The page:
Here’s why micro-chipping your cat does not always get them back when found

Micro-chipping your cat is considered to be the default situation in developed countries in 2023. It’s a necessity. It’ll become a legal obligation in the UK. That’s all well and good. But micro-chipping doesn’t always end with the happy reunion of lost cat and owner even when the cat has been found. Fred’s story illustrates the point.

The story of Fred

Reported in the Dail Mail 17 May, 2023. Ms Beryl Edwards, 76, a pensioner, adopted Fred and his brother Gino from a shelter in 2021. One day Fred simply disappeared. He must have been an indoor/outdoor cat. He was micro-chipped. He was found by somebody – we don’t have their name because of data protection rules – who kept him for a while and even took him to the vet on more than one occasion without asking the vet to scan for a microchip.

Fred and Gino
Fred and Gino. Picture by Beryl Edwards, the true owner.
Two useful tags. Click either to see the articles:- Toxic to cats | Dangers to cats

Then after they had formed a relationship with Fred, they did have him scanned for a microchip and discovered that Ms Edwards was his owner. They contacted the microchip company to ask them to contact Ms Edwards for a transfer of ownership. They wanted to regularise their ownership of Fred. They had claimed him. They had possessed him but they didn’t legally own him and they wanted that weakness dealt with.

The microchip company then contacted Ms Edwards and told them that the people had found Fred wanted to own him legally. Ms Edwards refused. She wanted him back.

The microchip company could not tell Ms Edwards who had found her cat. The data protection rules in the UK forbid it. But they did pass on Ms Edwards’ contact details to Fred’s finders. However, the ‘finders’ did not contact Ms Edwards.

Ms Edwards got the police involved. The microchip company disclosed the contact details of both parties to the police. They could therefore talk to both parties allowing negotiations to take place. It appears that they told the anonymous people who found Fred that they might be committing the crime of theft. I would agree that it was a theft. Although this is one of those gray areas but legally, yes, that was theft.

Under pressure from the police the people who found Fred agreed to give him up and allow Ms Edwards to re-take possession of him. So, the story ends well but ONLY because the people who found Fred agreed to give him up.

If they had kept quiet and not wanted to legally own Fred, they would still have him in their possession right now and Ms Edwards would have known nothing about it. Fred would simply be another lost cat never to return.

Data protection rules undermine microchipping as a reunification tool

The weakness in the micro-chipping process in this instance is that data protection laws do not allow the true owner of the cat to contact the “new owner”. And therefore, there might never be a return of a lost cat.

Goodwill of finder is required for microchipping to work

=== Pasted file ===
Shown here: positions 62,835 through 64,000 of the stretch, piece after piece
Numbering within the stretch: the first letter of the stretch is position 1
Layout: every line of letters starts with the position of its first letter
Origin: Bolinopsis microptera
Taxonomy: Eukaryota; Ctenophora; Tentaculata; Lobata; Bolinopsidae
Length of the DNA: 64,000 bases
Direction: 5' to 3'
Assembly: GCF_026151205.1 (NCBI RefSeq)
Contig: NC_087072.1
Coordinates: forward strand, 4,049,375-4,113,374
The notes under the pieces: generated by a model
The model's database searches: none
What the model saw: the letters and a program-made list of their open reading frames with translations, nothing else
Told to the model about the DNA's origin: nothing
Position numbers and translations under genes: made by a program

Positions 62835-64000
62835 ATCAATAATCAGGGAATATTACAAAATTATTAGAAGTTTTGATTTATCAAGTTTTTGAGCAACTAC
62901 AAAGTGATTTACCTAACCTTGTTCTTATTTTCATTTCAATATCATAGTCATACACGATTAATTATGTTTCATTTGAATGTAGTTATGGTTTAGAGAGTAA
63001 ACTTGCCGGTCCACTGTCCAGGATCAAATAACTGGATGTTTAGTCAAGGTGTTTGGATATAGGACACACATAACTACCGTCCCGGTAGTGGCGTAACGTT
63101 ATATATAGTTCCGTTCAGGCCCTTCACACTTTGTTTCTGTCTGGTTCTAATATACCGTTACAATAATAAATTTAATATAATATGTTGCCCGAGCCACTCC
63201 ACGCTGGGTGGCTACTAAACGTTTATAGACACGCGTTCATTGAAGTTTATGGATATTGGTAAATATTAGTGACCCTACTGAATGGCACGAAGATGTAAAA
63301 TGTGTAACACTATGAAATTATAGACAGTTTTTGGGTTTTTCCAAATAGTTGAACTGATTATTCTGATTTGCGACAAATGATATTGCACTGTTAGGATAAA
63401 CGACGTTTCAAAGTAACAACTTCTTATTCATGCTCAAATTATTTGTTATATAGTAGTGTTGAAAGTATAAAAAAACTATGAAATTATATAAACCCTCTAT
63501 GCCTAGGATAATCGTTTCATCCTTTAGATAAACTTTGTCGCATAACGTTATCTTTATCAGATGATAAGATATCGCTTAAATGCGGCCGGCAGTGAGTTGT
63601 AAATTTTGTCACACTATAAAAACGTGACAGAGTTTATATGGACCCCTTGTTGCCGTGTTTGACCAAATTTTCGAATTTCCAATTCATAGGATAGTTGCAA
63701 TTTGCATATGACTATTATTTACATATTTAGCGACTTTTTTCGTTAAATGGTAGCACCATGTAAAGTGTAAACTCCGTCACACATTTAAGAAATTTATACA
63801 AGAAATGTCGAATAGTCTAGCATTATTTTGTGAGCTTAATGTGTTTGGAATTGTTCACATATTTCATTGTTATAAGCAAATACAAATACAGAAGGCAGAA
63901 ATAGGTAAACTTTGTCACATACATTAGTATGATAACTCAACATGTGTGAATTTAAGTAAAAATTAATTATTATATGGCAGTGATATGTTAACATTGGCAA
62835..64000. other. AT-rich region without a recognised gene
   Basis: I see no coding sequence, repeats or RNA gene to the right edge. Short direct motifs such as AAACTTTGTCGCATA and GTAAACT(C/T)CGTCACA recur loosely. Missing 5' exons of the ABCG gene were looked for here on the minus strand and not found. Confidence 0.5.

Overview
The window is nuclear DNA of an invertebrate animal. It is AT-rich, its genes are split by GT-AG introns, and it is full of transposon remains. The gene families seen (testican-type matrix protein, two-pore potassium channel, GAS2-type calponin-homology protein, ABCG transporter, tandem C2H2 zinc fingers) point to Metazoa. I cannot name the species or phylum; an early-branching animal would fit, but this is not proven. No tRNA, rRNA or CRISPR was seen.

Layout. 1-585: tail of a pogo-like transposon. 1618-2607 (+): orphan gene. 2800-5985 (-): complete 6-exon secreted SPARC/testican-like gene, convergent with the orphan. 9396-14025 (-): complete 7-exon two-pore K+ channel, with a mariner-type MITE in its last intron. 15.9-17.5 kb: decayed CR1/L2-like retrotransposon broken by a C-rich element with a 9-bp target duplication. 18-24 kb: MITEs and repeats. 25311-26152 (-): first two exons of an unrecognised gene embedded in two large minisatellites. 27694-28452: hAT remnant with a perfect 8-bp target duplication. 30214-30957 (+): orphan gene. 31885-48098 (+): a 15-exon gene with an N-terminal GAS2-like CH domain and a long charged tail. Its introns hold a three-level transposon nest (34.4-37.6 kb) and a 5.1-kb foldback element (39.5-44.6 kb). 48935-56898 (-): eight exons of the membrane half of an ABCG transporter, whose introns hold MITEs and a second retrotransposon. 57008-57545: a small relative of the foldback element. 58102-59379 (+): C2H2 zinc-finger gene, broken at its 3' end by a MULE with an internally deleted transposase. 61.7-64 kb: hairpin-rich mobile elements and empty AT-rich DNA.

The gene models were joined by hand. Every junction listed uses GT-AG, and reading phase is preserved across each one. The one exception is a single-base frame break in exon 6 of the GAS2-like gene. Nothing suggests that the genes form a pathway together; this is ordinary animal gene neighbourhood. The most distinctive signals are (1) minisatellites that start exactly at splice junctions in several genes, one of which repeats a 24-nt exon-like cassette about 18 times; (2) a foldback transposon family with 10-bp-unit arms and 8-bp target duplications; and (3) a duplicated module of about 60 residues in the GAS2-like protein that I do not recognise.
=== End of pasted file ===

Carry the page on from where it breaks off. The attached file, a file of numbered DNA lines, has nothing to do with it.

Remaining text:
The return of the micro-chipped and lost cat depends upon the goodwill of all the people involved and particularly the finder of the cat. And in this instance the police were very helpful. I’ve read stories where they were less than helpful.

Police don’t like these situations

Sometimes the police wash their hands of these sorts of problems by claiming that they are civil and not criminal matters. This police force, Mercia, decided that it might be theft but I’m sure that they didn’t want anything to do with it. They just used that possibility as leverage against the “new owners” to force them to give him up. That won’t happen normally. Ms Edwards was very lucky that the police helped her. Perhaps it was because she is a female pensioner.

‘Finders is keepers’ is the saying for lost cats

I am pretty sure that in around 90% of the cases of wandering lost cats being found and kept by the finder that the cat is not reunited with the true owner if they want to keep the cat. Not many people want to bother to become the new legal owner. They just take possession of the lost cat and do no more. Why should they do more?

Ownership of pets

In the case of lost cats ‘finders is keepers’ as they say. Taking possession is as good as taking ownership. Some people say that you can’t truly legally own a cat because they are sentient beings and they can wander wherever they want to want to if allowed outside. They decide who they should be “owned” by. This undermines the concept of theft.

Legally pets are ‘chattels’

However, the last point to make is this: legally cats are possessions like fridges and a pair of shoes. Under the law domestic cats are not sentient beings which is a very outdated concept. There are lots of calls to upgrade the law to allow pets to be considered sentient beings and not “chattels”.


This leads me to the last point which is about compensation for negligent harm committed to a domestic cat by, for example, a veterinarian. When that happens, the owner can barely get any genuine compensation because under the law a domestic cat is worth about £40 in the UK and an equivalent sum in other countries. I think there should be an obligation under the law to pay £10,000 worth of compensation. What I mean is that there should be a fixed sum payable to compensate for the emotional distress suffered by the owners and indeed by the cat when injured by a medical professional or any other person.

A recent case in America highlights this problem but the owner is suing for $3 million! She won’t get it. Read about this by clicking on this link.

A way to reunite lost cat with owner when you know neither

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